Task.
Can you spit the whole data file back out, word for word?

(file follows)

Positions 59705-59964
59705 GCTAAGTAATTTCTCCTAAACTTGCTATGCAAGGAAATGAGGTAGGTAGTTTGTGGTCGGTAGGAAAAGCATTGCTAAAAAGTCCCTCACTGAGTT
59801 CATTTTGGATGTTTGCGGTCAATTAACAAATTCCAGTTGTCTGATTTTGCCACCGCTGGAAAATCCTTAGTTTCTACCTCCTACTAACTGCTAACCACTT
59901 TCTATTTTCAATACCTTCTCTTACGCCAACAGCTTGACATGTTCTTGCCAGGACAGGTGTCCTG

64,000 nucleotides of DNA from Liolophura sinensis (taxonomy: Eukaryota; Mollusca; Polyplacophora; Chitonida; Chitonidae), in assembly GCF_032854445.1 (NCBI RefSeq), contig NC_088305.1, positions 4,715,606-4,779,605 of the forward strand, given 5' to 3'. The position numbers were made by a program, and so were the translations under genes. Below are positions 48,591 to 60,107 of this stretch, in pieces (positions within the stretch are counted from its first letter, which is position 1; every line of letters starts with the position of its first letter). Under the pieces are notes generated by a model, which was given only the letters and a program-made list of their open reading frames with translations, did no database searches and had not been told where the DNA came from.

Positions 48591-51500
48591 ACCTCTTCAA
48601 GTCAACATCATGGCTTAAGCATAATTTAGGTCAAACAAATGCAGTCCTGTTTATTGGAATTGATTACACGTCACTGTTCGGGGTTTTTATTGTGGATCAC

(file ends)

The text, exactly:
Positions 59705-59964
59705 GCTAAGTAATTTCTCCTAAACTTGCTATGCAAGGAAATGAGGTAGGTAGTTTGTGGTCGGTAGGAAAAGCATTGCTAAAAAGTCCCTCACTGAGTT
59801 CATTTTGGATGTTTGCGGTCAATTAACAAATTCCAGTTGTCTGATTTTGCCACCGCTGGAAAATCCTTAGTTTCTACCTCCTACTAACTGCTAACCACTT
59901 TCTATTTTCAATACCTTCTCTTACGCCAACAGCTTGACATGTTCTTGCCAGGACAGGTGTCCTG

64,000 nucleotides of DNA from Liolophura sinensis (taxonomy: Eukaryota; Mollusca; Polyplacophora; Chitonida; Chitonidae), in assembly GCF_032854445.1 (NCBI RefSeq), contig NC_088305.1, positions 4,715,606-4,779,605 of the forward strand, given 5' to 3'. The position numbers were made by a program, and so were the translations under genes. Below are positions 48,591 to 60,107 of this stretch, in pieces (positions within the stretch are counted from its first letter, which is position 1; every line of letters starts with the position of its first letter). Under the pieces are notes generated by a model, which was given only the letters and a program-made list of their open reading frames with translations, did no database searches and had not been told where the DNA came from.

Positions 48591-51500
48591 ACCTCTTCAA
48601 GTCAACATCATGGCTTAAGCATAATTTAGGTCAAACAAATGCAGTCCTGTTTATTGGAATTGATTACACGTCACTGTTCGGGGTTTTTATTGTGGATCAC